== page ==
Food Bank meets Big Sandy needs

Erik Sietsema was in "The Mountaineer" last week sharing a wonderful Easter story. Sietsema is the sky pilot of the Big Sandy Church of God and for the past few years he and his great team have taken over the Food Bank. They are serving more than ever and are in need of help as well as groceries to help people around here who need help.

The Big Sandy Food Bank is serving a huge number of people. They are helping 77 people and that is 18 families.

"We are doing more than we ever have," said Sietsema.

What has helped the Big Sandy Food Bank is joining up with Set Free Ministries in Great Falls. Set Free is a rehabilitation center whose clients go around and get food from Great Falls grocery stores who want to donate it. they distribute that food not only in Great Falls but to outlaying towns. So, every Saturday a truck or van comes to Fort Benton and someone from the Big Sandy Food Bank goes to Fort Benton and picks up a weekly supply of mostly perishable products like bread, produce and bakery goods.

Sietsema says that some weeks there is nothing in Fort Benton and other weeks the load of food cannot fit in two cars.

"Drivers are needed for the Fort Benton trip," added Sietsema. "We all work on a schedule. Call me at 399-3803 to get in the rotation. You will be directly involved in putting food in people's pantries. It is all local and all very good."

In the meantime the Food Bank in Big Sandy continues to distribute canned goods and other things necessary for all households once a month.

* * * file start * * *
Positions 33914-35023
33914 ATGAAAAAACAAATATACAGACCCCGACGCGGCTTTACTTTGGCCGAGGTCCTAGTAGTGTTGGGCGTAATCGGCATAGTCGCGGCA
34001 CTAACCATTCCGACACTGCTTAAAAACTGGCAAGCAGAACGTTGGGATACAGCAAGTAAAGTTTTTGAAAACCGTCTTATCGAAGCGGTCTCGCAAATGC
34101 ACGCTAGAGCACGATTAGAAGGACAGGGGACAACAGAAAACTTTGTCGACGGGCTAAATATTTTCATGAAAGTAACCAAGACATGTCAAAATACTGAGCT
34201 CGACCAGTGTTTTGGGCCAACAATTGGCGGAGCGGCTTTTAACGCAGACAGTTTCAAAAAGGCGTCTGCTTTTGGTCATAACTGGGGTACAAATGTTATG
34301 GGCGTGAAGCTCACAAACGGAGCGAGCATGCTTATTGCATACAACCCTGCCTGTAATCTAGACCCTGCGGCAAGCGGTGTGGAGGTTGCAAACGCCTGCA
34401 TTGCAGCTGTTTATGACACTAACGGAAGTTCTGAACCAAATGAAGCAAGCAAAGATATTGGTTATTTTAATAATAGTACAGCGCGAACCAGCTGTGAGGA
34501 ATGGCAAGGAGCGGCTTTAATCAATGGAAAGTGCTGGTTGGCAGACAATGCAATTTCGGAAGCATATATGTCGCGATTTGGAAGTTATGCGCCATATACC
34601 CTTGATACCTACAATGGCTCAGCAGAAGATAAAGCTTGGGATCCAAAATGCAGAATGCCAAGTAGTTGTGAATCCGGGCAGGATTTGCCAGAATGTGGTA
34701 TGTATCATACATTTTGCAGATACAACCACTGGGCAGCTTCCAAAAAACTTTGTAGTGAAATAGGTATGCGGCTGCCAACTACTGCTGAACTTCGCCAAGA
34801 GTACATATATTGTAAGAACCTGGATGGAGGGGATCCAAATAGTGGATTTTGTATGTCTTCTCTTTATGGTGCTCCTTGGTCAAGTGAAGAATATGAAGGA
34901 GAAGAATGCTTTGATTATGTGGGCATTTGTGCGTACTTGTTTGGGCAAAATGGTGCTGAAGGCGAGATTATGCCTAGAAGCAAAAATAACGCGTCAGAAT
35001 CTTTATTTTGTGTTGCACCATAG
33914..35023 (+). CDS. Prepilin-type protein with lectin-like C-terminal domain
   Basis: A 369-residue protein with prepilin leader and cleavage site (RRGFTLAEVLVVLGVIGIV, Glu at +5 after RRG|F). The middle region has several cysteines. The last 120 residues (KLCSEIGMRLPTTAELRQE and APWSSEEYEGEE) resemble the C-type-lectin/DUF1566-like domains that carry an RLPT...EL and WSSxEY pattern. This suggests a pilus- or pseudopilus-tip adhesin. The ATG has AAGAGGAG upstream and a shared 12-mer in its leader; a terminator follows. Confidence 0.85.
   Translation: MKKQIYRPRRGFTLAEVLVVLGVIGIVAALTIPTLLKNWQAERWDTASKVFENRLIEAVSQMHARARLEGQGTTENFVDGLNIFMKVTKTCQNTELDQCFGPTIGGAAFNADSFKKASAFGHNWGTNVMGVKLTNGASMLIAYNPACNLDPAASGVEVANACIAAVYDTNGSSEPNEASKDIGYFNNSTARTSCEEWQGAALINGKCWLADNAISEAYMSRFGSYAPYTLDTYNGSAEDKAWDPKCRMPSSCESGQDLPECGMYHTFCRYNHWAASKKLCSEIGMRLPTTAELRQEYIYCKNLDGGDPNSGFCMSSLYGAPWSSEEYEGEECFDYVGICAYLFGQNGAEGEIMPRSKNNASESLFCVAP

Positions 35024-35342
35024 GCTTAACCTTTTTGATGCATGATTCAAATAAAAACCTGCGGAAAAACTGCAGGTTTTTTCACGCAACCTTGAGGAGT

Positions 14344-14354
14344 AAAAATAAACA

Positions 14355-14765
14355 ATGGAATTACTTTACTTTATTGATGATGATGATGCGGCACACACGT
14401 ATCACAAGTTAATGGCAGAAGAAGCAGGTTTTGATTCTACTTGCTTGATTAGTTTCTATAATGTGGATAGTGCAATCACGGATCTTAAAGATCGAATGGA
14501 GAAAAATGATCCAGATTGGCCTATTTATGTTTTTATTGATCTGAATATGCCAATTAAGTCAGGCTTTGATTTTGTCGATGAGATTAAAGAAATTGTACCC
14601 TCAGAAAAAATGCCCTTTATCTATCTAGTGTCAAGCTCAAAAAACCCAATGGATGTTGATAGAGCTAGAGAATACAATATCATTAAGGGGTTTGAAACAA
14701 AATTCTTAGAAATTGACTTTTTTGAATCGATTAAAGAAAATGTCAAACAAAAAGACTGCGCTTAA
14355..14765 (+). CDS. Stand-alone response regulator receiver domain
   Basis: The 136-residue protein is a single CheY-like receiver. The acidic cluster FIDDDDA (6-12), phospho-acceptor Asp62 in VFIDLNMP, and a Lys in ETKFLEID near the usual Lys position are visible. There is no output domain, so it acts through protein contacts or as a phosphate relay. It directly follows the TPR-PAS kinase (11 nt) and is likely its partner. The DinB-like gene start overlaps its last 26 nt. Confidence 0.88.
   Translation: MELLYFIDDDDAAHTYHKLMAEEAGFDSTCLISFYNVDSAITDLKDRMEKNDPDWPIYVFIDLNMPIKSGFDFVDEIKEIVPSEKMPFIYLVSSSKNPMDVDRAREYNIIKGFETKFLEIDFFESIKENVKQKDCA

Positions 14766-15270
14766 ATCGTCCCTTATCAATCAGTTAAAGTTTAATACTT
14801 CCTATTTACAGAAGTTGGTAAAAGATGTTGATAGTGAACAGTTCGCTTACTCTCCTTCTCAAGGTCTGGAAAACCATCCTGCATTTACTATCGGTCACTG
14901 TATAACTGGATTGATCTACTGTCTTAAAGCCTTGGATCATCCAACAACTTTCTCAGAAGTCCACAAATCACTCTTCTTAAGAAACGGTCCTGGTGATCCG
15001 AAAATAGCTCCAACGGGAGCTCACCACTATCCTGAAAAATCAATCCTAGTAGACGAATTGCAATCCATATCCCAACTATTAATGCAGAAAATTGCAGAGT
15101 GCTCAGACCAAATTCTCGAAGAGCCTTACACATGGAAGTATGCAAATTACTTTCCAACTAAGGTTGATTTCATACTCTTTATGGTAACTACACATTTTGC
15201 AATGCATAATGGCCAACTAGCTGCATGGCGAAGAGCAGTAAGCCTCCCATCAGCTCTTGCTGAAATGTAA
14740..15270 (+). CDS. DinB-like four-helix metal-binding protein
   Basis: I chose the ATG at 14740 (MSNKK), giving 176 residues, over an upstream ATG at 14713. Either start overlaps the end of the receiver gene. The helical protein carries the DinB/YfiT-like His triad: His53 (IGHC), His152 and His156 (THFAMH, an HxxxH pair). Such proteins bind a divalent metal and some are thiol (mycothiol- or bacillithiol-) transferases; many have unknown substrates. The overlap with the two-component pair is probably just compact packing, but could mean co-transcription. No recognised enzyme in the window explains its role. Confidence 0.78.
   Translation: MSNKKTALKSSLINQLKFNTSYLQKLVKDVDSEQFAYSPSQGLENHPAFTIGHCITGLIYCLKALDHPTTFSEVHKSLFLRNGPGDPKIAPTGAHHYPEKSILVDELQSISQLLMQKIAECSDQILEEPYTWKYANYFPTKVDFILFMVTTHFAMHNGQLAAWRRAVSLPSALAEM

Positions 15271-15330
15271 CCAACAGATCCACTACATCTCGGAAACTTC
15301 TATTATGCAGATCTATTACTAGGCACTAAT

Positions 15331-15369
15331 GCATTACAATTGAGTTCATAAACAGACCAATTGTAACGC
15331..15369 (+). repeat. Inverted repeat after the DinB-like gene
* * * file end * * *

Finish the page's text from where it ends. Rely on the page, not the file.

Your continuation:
It is interesting that these days a needy person can shop from the shelves in the Food Bank instead of just getting boxes of food. Dietary needs are being better met. It is stop and shop, no more food boxes.

"That makes it a lot more efficient, "added Sietsema. "We are putting a lot of effort in figuring out specific dietary needs. It always works better if people are getting what they need and we have eliminated expired food."

They do have expired foods and will give them out in an emergency like a freezer broke down or something or an emergency distribution. But as a rule, expired foods are a thing of the past.

Sietsema said that the Food Bank is getting quite a bit of meat these days, pork, deer, and beef, all frozen.

And on Saturdays sometimes there is a distribution of non frozen meat from Great Falls.

The Food Bank is serving many senior citizens these days and always lots of kids from families who need help in getting ends to meet in a month.

"We are able to do what we do because the community is behind us. It is a huge blessing," said Sietsema.

Sietsema wanted to say again that they couldn't do anything like they are doing without the community helping out in so many ways.

Sietsema pointed out that Terry Grant runs mostly everything right now and keeps track of what they need and when they need it.

And Karli Phillips helps out in distribution. She has been with the Food Bank a long time and knows how everything should be distributed.

Sietsema said he could not get along without them and their crews.

The needs are always great and there is no time better for giving to the Food Bank than Easter. They break down their needs into various catagories like vegetables, soup, dry good, condiments, beverages, hot cereal and cold cereal, miscellaneous, fruit, baking goods and desserts.

What the Food Bank needs now in each of those catagories is white beans, refried beans, carrots, creamed corn, mixed vegetables, olives, peas, tomato paste and tomato sauce. Many canned soups are always needed.

Macaroni and cheese, macaroni, sloppy Joe packets, gravy packets and taco seasoning packets.

Fruit cocktail, Mandarin oranges and pineapple

Jelly straws, crunchy and creamy peanut butter and tuna fish

Cracked wheat hot cereal and in the beverage department apple juice, grape juice and tang mix

Catsup, mayonnaise and mustard are always needed along with pepper and salt.

For further information contact Erik Sietsema at 399-3803.